This was advanced reader copy I received via NetGalley.
I decided to read this book after seeing the cover, and liking the time period mentioned in the summary of the book. I had no idea, really, that I would enjoy it so much. Great storytelling, told in a unique way, with two threads of a story running parallel and occasioanally interweaving. This novel does not disappont.
Naturally, being the curious reader I am, I immediately looked up Kashgar on the internet after reading the first chapter. Kashgar (accoeding to the almighty Wikipedia), is a city located in China, but near the border, and close to Tajikistan. It has always been a place of great civil unrest, and during the time setting of this novel (early 1900's), was a dangerous place. Muslims there worship in the largest Mosque in all of China. Obviously, not a place welcoming to Westerners.
Eva English is very much a Westerner. She and her sister, Elizabeth, are missionaries, being led through the hazardous Eastern deserts by Millicent, their leader in the Order of the Steadfast Pace, on horseback, with Eva on her bicycle, of course. Eva is not as true to the cause of being a missionary as her devoted sister actally seems to be, but Eva is taking advantage of the adventure to write a guide boks for woman riding on bike through the region, although her companions do not know this. A terrible event occurs, and when the women stop and try to help, they become captives of the governing forces of Kashgar, held after trying to aid a very young woman who gives birth to a child on the side of the road and dies, tragically. The women take the child and are brought to the city where they are "guests," held until a trial can be arranged. They are free to wander about the city at first, and Millicent reaches out to a priest, another missionary, but a very odd person indeed.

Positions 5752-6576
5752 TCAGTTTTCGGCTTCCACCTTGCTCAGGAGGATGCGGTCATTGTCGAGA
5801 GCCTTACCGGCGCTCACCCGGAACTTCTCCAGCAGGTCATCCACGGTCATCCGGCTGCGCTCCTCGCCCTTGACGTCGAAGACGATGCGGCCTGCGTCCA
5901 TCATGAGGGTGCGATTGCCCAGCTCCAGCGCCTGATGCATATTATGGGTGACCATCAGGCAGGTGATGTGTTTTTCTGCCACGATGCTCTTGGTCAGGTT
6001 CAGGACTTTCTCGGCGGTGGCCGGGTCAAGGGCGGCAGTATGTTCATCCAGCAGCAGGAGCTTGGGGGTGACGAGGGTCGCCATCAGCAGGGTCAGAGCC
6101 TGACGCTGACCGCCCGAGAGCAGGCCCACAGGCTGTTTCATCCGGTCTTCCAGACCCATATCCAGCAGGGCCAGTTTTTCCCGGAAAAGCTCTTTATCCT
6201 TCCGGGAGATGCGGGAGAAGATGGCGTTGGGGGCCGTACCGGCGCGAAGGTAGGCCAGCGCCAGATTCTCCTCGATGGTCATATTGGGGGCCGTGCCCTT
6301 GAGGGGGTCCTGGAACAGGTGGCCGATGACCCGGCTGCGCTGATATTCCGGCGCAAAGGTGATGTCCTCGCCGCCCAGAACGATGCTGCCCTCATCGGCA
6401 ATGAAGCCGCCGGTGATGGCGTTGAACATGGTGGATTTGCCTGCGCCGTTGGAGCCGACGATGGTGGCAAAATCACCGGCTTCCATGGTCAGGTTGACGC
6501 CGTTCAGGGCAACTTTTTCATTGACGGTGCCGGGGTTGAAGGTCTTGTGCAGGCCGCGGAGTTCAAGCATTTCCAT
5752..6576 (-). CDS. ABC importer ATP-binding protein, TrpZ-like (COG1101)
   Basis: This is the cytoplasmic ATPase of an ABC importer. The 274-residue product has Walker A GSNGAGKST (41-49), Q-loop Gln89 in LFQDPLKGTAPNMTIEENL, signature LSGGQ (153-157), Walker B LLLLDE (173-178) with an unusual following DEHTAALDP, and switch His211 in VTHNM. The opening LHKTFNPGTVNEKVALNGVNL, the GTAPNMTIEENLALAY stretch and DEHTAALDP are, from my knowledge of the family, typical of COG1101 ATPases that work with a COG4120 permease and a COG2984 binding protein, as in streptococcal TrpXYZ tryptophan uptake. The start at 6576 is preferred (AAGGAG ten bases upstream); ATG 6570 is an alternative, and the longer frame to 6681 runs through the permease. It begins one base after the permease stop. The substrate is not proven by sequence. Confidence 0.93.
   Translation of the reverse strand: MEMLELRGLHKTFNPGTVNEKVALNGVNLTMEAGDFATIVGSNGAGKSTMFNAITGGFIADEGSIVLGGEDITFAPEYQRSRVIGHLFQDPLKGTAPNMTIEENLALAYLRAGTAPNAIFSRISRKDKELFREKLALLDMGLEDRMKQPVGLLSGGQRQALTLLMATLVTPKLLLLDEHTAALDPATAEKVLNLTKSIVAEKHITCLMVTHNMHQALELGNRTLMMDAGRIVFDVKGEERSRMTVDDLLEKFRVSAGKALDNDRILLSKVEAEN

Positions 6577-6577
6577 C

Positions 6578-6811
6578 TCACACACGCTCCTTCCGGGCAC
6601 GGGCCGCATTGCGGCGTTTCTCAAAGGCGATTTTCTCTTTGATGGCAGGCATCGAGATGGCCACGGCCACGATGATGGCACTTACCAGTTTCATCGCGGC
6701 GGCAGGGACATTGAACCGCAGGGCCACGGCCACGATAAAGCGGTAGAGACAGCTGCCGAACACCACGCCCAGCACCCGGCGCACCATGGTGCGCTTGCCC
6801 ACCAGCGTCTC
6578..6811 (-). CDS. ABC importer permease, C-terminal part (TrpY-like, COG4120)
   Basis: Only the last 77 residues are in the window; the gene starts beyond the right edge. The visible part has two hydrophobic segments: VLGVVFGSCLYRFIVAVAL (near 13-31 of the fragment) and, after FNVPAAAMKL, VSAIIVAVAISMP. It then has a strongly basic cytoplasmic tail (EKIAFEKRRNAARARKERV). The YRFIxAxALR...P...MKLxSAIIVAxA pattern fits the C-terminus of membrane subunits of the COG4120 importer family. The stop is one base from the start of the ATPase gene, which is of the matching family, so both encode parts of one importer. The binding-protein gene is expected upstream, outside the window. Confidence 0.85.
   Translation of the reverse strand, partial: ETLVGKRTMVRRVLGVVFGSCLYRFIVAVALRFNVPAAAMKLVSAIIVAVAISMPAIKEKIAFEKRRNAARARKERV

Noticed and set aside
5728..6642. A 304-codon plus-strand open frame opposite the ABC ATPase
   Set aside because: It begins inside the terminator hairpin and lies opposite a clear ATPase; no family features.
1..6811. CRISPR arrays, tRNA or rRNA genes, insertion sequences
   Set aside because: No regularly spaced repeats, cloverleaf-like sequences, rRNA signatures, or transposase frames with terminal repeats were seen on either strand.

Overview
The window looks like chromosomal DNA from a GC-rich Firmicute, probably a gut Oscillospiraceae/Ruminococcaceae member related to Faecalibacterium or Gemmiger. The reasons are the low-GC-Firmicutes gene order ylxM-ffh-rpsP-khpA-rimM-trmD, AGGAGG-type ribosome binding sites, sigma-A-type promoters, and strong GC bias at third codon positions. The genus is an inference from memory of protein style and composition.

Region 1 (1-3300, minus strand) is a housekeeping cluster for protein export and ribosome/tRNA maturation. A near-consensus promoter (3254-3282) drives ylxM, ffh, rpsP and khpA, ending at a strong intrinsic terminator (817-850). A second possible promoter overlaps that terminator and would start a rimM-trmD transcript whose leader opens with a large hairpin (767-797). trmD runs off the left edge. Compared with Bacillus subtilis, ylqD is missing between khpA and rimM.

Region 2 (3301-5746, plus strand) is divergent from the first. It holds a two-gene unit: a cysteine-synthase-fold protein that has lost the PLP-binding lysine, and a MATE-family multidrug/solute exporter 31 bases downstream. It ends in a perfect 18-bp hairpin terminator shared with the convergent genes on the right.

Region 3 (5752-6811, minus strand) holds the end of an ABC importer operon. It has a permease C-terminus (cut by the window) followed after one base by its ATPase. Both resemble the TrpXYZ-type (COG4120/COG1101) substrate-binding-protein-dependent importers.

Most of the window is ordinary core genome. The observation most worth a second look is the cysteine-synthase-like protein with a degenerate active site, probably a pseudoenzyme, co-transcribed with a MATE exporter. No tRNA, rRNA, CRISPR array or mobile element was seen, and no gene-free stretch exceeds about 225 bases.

Flash forward to the present day, London, England. We meet Frieda, a young woman, frustrated with her ongoing affair with a slightly older, married man, and tired from her diplomatic travles and globe trotting. Nathaniel has children and a business, and is selfish with her. Frieda has complicated relationships with her parents. In her first days home, two odd things happen: she meets an illegal immigrant from Yemen who takes refuge on her doorstep, and she finds she has been left the property of an older deceased lady who she does not know.
So, these two storylines continue this way. Eva's life is frightening and complicated. She is now taking care of a child, an infant, and this job is all consuming. Lizzie is somehow charmed by Millicent and her constant demands, and Eva discovers many secrets about her sister, whom she feels she must protect in this strange land. Millicent controls her. Eva eventually learns many secrets.
Frieda also discovers things about her life she had no idea about. The two stories weave in and out, intermingling in so many complex ways. I was amazed at the incredible storytelling in this novel. The timeliness of it was striking,
Without giving too much away, of course Eva and Frieda have a connection. Frieda learns a lot about herself in a short period of time, while Eva's journey is longer and more convoluted, but still rewarding.
I can't recommend this wonderful novel enoough. I was really struck by the genius of the stroies and their interlocking parts, fitting together as the novel prgressed like a Chinese box. Mysterious and beautiful, this is a well crafted and well written novel.